In the last couple of days there have been thousand of takedown notice issued involving gaming footage on Youtube. There are now a number of reports that both individuals and companies that upload gaming footage are being deluged with copyright claims. The claims don’t appear to be coming from the gaming developer in fact many of them including Capcom and Blizzard has offered to help those effected. Many takedown claims are being issued by the companies that own the copyrights to the background music for gaming videos, companies such as IDOL which is a music distribution firm and Bafta (The British Academy of Film and Television Arts). In fact to make things worse many of the take down notices appear to be coming from companies that don”t have the copyrights or companies that are no longer in business. The takedown notices are being issued through the Automated Content ID system, which was recently updated. The system is now flagging videos which previously had been missed. Most of these videos involve cut scenes, game play, outtakes and in-game music.
Many of the companies and individuals that are being effected including major player such as TheRadBrad, GhostRobo and Machinima depend on these Youtube videos for their revenue when videos are pulled no revenue is coming to them. While the takedown occur automatically an appeal can take days even weeks to be settled. The videos may still visible to the user, but the revenue is now going to the copyright holders instead of the individual or companies that uploaded and created the videos. Some people think that this is related to the changes that are supposed to be coming in January in relationship to Affiliates and Managed users and the monetization review process, although that is yet to be confirmed.
Google’s response appears to be less than adequate, basically stating if you don’t like it appeal. This is going to take a while to sort out, it appears there are very few winners in this story. The people who are producing the videos are losing revenue, the game developers are losing free advertisement and viewers maybe losing the ability to see well-developed and useful gaming videos. In my opinion this appears to be another case of copyright enforcement gone amuck.
Starting soon if your site is hit by numerous DMCA takedown notices it may affect your listing in google search. Google stated in their post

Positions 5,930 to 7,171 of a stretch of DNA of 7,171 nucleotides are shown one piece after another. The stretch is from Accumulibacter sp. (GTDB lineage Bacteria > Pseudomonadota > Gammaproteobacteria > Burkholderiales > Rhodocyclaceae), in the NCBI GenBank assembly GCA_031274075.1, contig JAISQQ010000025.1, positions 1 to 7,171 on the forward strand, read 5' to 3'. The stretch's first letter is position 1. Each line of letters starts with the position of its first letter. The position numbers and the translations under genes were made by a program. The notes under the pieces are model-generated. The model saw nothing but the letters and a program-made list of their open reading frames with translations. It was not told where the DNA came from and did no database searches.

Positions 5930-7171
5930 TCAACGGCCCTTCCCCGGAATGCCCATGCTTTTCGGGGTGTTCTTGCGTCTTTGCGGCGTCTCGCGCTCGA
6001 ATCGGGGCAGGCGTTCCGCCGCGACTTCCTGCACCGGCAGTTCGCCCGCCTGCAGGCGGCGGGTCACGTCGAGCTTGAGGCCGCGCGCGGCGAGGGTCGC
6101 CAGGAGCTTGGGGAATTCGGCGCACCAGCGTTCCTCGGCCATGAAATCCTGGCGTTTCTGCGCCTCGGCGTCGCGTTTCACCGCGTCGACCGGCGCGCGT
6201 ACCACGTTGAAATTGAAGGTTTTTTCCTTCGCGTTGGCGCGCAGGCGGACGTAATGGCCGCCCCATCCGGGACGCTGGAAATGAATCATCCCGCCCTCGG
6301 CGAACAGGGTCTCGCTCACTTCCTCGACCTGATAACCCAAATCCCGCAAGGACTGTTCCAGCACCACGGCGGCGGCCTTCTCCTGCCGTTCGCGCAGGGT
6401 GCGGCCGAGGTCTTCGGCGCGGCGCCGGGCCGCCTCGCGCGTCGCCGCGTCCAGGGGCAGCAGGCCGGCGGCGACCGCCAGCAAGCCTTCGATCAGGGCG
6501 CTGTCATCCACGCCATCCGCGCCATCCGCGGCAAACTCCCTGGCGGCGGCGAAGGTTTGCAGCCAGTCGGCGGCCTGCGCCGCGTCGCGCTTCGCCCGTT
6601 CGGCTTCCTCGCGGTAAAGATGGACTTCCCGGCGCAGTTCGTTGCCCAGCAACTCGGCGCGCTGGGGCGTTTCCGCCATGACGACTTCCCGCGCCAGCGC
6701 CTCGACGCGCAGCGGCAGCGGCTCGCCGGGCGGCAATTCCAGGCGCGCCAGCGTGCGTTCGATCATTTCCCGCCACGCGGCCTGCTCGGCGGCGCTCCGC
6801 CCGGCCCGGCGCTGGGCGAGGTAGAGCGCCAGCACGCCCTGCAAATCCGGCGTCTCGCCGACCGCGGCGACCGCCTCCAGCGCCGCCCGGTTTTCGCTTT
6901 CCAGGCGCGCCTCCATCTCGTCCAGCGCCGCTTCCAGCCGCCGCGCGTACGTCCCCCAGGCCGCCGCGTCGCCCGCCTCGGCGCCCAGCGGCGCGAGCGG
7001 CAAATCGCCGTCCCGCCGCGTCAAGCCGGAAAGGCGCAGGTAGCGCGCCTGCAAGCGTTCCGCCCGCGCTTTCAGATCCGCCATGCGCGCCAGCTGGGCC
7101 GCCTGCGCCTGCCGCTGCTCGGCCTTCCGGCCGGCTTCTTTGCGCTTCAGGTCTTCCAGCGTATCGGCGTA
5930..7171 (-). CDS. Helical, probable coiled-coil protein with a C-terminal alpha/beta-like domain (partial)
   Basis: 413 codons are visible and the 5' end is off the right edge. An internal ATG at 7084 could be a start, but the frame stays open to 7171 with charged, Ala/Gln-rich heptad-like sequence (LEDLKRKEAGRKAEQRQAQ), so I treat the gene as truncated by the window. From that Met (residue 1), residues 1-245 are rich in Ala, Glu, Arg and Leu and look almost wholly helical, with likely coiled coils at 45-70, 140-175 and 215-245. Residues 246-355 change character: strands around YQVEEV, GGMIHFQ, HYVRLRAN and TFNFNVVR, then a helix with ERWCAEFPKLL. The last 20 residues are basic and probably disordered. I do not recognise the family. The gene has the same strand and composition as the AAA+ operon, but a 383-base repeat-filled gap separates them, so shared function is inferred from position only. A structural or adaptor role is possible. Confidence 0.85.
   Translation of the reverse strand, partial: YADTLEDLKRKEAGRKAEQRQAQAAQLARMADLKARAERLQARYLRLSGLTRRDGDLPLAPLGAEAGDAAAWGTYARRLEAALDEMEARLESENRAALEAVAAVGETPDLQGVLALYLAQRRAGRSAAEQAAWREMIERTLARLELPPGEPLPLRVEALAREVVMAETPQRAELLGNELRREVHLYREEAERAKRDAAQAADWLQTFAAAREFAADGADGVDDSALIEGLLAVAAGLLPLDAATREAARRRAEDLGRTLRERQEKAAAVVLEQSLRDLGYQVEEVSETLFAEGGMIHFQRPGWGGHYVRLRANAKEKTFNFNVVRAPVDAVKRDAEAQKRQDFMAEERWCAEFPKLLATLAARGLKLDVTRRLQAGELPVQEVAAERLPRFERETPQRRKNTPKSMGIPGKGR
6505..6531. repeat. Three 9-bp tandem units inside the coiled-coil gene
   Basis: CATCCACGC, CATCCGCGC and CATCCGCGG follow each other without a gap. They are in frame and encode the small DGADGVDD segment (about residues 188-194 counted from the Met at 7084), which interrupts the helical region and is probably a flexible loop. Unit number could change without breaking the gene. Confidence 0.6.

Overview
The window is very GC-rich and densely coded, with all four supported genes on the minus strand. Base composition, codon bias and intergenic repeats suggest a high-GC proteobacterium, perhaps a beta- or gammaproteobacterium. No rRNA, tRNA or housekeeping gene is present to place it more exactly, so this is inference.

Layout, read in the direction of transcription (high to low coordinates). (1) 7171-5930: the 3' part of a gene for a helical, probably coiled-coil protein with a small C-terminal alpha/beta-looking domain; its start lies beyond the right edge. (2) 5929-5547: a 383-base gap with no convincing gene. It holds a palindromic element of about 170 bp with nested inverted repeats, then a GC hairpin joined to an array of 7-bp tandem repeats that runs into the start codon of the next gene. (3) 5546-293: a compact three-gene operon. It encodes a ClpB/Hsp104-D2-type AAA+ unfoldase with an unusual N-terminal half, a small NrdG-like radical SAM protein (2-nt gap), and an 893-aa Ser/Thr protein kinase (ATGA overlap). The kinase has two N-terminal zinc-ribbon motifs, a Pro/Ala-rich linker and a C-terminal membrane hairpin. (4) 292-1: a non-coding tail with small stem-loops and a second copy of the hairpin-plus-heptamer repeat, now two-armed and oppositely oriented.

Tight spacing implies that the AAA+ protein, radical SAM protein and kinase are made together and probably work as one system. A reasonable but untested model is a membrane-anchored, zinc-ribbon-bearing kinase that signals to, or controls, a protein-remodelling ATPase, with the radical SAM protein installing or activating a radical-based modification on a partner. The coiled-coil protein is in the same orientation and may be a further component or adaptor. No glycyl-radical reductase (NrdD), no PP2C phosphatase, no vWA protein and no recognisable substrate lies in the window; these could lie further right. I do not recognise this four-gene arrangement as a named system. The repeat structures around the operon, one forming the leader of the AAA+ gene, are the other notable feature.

“Starting next week, we will begin taking into account a new signal in our ranking: the number of valid copyright removal notices we receive for any given site. Sites with high numbers of removal notices may appear lower in our results.”
There are some problems with this new policy. First Google determines what is a valid DMCA takedown. A valid takedown simply means that there was a complaint against the site, the correct paperwork was filled out and there was no counter-claim filed. It doesn’t mean the takedown has gone through any legal process and has been found valid by a court of law. Critics complain that if someone has a beef against a site they could use this to issue false claims to punish the site.
As stated by the EFF
“Takedown requests are nothing more than accusations of copyright infringement. No court or other umpire confirms that the accusations are valid (although copyright owners can be liable for bad-faith accusations). Demoting search results – effectively telling the searcher that these are not the websites you’re looking for – based on accusations alone gives copyright owners one more bit of control over what we see, hear, and read.”
Google has stated that sites may appeal if they believe they have been falsely accused. However it is not clear what number would be considered numerous and if the sites themselves will be notified of the reason they are being demoted in search.
Sites are still listed under Google Search, but most likely will not show up on the first page of search, which means people who are search ninjas, will have no trouble finding these sites, however most normal people searches stop at the first page. Which means for all practical purposes the punish sites will not exist for most people. This will clearly hurt BitTorrent sites who are used to share both legitimate files, but also pirated media and games
Many people believe that by establishing this policy Google is trying to placate Hollywood and the music industry who have long complained that Google hasn’t done enough to filter pirated sites. In fact many people have nick named this policy the Emanuel Policy, after Ari Emanuel, Co-CEO of William Morris Endeavor who complained at the D Conference earlier this year that Google wasn’t doing enough to filter pirated content
One of the reasons that Google maybe doing this at this time is because it is a content provider now and so it needs to establish partnership with Hollywood media. Google has denied this and says it is because they finally have the data they need. Interestingly both YouTube and Blogger sites will not be effected by the changes in search policy. Search Engine Land explains why this is so in How YouTube will Escape Google’s New Pirate Penalty. I expect that you will start to hear howls from various sites once this policy goes into effect.